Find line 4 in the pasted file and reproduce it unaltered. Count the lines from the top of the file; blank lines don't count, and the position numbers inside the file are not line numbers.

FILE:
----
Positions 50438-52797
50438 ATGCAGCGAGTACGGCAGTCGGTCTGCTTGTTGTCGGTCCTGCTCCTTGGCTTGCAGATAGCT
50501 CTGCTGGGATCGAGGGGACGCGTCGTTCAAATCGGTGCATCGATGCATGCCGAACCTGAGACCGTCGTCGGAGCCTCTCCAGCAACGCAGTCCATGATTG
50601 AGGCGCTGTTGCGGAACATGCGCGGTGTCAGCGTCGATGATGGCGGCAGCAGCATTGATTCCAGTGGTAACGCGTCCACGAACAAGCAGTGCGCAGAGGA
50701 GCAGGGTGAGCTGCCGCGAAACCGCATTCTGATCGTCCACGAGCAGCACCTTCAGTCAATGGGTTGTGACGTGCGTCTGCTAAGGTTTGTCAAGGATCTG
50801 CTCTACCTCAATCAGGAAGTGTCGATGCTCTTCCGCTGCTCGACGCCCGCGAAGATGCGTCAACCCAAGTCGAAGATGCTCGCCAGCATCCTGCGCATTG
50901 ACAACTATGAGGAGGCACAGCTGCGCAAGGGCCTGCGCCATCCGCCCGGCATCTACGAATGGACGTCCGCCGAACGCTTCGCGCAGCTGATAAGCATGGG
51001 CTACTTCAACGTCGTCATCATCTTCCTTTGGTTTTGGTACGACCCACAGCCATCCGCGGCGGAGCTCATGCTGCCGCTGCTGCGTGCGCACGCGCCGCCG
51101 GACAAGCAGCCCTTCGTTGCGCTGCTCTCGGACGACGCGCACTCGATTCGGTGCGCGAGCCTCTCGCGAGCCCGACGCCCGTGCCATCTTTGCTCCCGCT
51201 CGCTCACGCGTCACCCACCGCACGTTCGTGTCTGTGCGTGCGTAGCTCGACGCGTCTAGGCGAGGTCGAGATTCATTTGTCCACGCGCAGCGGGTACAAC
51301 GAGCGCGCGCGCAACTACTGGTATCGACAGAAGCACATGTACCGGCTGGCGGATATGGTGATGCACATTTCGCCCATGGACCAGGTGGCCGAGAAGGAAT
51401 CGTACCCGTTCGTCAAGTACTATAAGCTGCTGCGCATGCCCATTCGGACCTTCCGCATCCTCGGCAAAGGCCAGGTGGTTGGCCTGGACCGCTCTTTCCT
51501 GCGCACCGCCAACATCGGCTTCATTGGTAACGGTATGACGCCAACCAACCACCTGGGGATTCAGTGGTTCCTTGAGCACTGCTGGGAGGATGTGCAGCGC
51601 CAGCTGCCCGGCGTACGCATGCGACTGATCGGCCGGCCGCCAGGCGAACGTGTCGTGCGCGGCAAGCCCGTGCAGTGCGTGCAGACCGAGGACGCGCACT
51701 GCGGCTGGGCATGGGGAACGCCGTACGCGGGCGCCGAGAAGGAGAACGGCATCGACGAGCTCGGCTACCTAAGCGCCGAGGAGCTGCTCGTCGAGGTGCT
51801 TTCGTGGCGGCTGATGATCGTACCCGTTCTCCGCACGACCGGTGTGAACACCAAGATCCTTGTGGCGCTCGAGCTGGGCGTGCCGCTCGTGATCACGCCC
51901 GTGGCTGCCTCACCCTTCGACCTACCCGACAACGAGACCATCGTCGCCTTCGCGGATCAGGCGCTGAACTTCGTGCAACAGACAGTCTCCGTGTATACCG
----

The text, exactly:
50601 AGGCGCTGTTGCGGAACATGCGCGGTGTCAGCGTCGATGATGGCGGCAGCAGCATTGATTCCAGTGGTAACGCGTCCACGAACAAGCAGTGCGCAGAGGA